Laser Beams


The fog machine makes the beam visible.
The fog machine makes the beam visible.

A laser beam is made visible by the mist from a fog machine



Principles Illustrated

Laser beams are coherent light that is nearly monochromatic. They do spread out with distance (contrary to popular perception) but the spreading angle is very small.

NCEA & Science Curriculum

JNR SCI, SCI 1.3, SCI 2.9, PHYS 1.4, PHYS 2.3


Access to a laser beam and a fog machine.


One of our He-Ne lasers
One of our He-Ne lasers

Lasers have been in the news quite a lot lately. One can purchase really quite dangerous lasers on the internet. Be sure your laser is low power and safe, and be very careful with it.

Individual teachers are responsible for safety in their own classes. Even familiar demonstrations should be practised and safety-checked by individual teachers before they are used in a classroom.

Related Resources

Whiteboard Optics


A laser in operation in the Raman Spectroscopy lab at Victoria University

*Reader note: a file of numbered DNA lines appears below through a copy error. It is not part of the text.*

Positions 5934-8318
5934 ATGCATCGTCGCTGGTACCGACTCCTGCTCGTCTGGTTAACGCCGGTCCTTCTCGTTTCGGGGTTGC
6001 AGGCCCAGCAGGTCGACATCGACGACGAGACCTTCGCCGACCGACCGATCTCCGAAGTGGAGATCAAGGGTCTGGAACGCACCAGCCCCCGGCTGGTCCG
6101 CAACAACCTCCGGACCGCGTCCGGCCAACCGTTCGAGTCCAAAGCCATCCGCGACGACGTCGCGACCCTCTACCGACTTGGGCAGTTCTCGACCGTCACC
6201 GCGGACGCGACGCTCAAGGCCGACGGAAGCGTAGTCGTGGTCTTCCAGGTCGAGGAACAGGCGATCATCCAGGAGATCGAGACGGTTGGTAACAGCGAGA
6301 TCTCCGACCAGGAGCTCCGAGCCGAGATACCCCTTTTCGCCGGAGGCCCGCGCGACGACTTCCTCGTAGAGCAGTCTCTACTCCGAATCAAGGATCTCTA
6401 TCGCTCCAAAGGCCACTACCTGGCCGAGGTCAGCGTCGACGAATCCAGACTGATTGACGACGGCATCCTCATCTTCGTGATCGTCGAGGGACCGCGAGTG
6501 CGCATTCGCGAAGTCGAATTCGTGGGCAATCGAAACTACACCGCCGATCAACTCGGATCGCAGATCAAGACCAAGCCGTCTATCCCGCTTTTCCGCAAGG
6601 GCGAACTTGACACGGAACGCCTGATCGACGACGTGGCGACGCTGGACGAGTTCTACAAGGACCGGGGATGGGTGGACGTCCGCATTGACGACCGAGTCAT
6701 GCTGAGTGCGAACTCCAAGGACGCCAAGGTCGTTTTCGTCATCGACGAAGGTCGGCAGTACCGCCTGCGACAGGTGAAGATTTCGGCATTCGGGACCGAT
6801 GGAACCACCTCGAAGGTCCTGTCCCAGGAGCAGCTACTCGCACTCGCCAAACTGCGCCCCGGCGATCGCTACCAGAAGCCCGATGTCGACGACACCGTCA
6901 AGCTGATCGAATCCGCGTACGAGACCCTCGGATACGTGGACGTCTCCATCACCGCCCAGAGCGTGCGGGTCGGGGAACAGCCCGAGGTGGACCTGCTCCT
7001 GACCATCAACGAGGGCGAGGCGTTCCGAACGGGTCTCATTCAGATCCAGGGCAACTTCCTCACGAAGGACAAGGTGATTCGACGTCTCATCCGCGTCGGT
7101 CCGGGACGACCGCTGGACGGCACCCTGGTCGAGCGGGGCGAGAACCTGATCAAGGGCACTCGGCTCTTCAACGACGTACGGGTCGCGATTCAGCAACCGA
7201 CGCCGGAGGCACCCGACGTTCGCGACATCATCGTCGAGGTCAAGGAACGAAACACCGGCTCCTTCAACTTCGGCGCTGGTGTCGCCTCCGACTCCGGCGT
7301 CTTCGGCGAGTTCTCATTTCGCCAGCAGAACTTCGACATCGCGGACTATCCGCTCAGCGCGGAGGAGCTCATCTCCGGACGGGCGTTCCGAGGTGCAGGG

A laser in operation in the Raman Spectroscopy lab at Victoria University

LASER is an acronym that stands for Light Amplification by Stimulated Emission of Radiation. Stimulated emission, in which a suitable photon interacts with an atom in an excited state, results in the production of a pair of essentially identical photons. To make a laser beam, you have to get the majority of atoms that produce the laser beam in the same excited state. This is called a population inversion and it is not easy to achieve.

Teaching Resources

Would you like to contribute lesson suggestions? Contact us.


This teaching resource was developed with support from

The MacDiarmid Institute
Faculty of Science, Victoria University of Wellington
School of Chemical and Physical Sciences, Victoria University of Wellington


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